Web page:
Congress intervenes to force continued nuclear medicine funding at DOE

March 27, 2009

Nuclear medicine advocates enlisting the help of Congress have forced the Department of Energy to continue to fund basic research for radioisotope and imaging instruments design, despite DOE plans to use its scientists to develop nuclear imaging tools for biological and environmental applications.

Nuclear medicine advocates enlisting the help of Congress have forced the Department of Energy to continue to fund basic research for radioisotope and imaging instruments design, despite DOE plans to use its scientists to develop nuclear imaging tools for biological and environmental applications.

At the urging of SNM, Congress included language in the fiscal 2009 appropriations act, approved March 11, that specifically instructs DOE to spend $17.5 million on nuclear medicine applications research. Congressional intervention in fiscal 2008 with another $17.5 appropriation required DOE to revive its funding of basic nuclear research at its national laboratories. That action also came after intense SNM lobbying.

DOE national laboratories at Berkeley, CA; Brookhaven, NY; Los Alamos, NM; and elsewhere have been involved in nuclear medicine radiochemistry and instrumentation development since the 1950s. The department's scientists are credited with discoveries considered essential to clinical nuclear imaging practice, according to SNM president Robert Atcher, Ph.D.

A National Academy of Science blue ribbon panel concluded last year that the earlier elimination of DOE funding led to a substantial loss of support for the basic research that underlies nuclear medicine. The panel, headed by Memorial Sloan-Kettering Cancer Center radiology director Dr. Hedvig Hricak, called for its restoration.

DOE has moved in a different direction, however, since the Bush administration first attempted to shift funding responsibility for nuclear medicine research from the department to the National Institutes of Health in 2006. The push for change has become even stronger under the Obama administration because of its emphasis on alternative fuels development and global warming issues. The Office of Biological and Environment Research (BER), the DOE group that has traditionally overseen its nuclear medicine programs, is redirecting those resources into biological imaging.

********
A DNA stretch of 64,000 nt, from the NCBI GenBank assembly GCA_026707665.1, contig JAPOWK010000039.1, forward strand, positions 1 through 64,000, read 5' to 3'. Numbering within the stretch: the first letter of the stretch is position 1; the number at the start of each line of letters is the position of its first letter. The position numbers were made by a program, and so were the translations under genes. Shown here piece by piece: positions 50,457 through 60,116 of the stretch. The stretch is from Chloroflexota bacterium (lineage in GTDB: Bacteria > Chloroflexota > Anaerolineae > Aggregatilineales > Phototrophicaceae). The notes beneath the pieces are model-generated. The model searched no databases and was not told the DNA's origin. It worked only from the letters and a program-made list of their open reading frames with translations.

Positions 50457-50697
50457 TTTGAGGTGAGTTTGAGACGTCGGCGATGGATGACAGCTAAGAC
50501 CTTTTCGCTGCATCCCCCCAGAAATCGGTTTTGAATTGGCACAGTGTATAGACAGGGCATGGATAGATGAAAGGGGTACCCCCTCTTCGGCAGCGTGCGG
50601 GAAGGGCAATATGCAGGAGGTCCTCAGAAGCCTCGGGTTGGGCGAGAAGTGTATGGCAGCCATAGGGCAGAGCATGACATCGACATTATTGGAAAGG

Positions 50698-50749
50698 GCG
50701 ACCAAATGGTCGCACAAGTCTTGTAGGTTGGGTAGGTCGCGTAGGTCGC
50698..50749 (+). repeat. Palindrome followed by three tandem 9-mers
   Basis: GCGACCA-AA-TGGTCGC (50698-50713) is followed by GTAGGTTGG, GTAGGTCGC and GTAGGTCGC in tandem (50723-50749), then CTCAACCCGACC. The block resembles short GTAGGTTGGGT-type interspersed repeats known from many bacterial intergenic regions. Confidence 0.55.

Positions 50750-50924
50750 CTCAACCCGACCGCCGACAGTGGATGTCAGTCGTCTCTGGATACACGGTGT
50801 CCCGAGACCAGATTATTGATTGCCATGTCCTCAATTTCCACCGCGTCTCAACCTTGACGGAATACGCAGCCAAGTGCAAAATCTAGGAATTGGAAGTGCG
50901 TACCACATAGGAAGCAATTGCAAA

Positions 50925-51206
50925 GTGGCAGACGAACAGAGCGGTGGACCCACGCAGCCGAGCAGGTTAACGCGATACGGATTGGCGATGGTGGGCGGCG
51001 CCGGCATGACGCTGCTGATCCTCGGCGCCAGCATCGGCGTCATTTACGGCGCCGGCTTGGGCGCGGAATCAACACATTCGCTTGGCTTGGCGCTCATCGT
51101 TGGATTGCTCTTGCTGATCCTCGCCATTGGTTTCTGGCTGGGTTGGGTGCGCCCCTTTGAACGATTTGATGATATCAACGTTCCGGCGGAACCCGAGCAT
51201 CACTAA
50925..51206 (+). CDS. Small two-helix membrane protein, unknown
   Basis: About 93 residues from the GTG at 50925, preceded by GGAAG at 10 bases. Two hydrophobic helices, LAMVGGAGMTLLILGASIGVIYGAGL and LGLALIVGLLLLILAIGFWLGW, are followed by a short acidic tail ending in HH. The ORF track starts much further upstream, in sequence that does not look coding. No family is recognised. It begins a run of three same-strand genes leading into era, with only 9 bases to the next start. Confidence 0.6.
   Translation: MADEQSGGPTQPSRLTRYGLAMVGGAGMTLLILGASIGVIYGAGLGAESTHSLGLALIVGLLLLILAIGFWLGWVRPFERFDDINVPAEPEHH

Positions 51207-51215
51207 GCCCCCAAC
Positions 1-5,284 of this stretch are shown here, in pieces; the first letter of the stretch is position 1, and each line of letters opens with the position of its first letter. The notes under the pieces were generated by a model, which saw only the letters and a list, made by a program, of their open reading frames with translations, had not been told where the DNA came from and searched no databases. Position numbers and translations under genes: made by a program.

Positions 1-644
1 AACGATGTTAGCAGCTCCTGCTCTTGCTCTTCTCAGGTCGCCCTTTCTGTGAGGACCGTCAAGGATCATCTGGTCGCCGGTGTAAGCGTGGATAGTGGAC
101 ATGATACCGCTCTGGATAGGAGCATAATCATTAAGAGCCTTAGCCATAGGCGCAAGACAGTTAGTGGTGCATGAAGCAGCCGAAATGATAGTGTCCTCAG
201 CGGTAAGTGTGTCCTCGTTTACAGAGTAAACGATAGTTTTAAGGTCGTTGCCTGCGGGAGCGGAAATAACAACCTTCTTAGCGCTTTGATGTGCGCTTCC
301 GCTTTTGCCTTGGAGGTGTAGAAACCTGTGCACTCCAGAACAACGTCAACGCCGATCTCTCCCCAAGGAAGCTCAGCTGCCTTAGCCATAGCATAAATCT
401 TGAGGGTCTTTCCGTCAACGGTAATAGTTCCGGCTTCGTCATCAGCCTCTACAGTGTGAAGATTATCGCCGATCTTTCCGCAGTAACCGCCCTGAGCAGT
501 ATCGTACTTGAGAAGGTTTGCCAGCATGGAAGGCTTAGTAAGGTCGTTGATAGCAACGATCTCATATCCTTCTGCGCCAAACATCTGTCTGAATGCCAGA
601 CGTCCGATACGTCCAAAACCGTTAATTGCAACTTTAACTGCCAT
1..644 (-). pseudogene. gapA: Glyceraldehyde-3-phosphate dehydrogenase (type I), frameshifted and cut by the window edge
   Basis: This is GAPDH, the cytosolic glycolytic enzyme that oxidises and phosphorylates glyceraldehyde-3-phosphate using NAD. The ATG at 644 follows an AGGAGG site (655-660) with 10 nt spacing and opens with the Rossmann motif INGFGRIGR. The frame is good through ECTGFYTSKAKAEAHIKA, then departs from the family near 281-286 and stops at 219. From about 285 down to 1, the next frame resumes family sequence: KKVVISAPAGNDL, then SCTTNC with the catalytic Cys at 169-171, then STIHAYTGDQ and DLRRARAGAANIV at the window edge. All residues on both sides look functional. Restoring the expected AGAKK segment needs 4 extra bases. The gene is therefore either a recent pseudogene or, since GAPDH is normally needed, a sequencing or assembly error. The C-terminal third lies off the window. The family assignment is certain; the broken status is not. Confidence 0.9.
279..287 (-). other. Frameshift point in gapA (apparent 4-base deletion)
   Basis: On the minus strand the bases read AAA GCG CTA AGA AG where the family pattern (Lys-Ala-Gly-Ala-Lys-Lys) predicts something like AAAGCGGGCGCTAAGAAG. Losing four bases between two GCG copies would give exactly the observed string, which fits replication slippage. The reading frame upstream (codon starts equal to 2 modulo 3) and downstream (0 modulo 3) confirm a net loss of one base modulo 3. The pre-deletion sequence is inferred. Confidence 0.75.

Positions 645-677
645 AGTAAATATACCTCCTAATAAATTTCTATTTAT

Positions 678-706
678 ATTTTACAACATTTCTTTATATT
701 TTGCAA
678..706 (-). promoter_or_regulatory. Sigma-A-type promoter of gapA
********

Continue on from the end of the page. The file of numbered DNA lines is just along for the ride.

That policy was articulated in a November 2008 DOE workshop on radiochemistry and instrumentation for radionuclide imaging. It noted that radionuclide imaging methods used in human and small-animal imaging are also ideal for plant, microbial, and environmental science. Potential applications included new radioisotopes for tracking nutrients and photosynthetic metabolite flux in plants and new high-resolution imaging devices capable of microscopically depicting plant cells and microbes.

"The program will support fundamental research that will advance our mission in biology and environmental science and develop new methods for real-time, high-resolution imaging of dynamic biological processes," said Anna C. Palmisano, Ph.D., director of BER, in an interview with Diagnostic Imaging.

But for at least the next year, BER will be required to fund nuclear imaging as well because of successful maneuvering by SNM on Capitol Hill. The society chose to concentrate on Congress because it understands that DOE opposes its position, said Hugh Cannon, SNM director of health policy and regulatory affairs.

"This is why we went to Congress looking for language that specifically says how the money will be spent," he said.

Despite efforts to focus her resources on biological applications, Palmisano conceded that BER is obligated to follow the intent of Congress.

"We are committed to being good stewards of taxpayers' dollars and will use the appropriated funds carefully and wisely," Palmisano said in a written response to questions. "We will indeed follow the guidance in the congressional directive."

For more information from the Diagnostic Imaging and SearchMedica archives:

Congress restores DOE funding for nuclear medicine researchSNM advertisement asks Congress to restore DOE fundingNational Academies touts nuclear medicine's revivalAdvocates oppose planned cuts in clinical research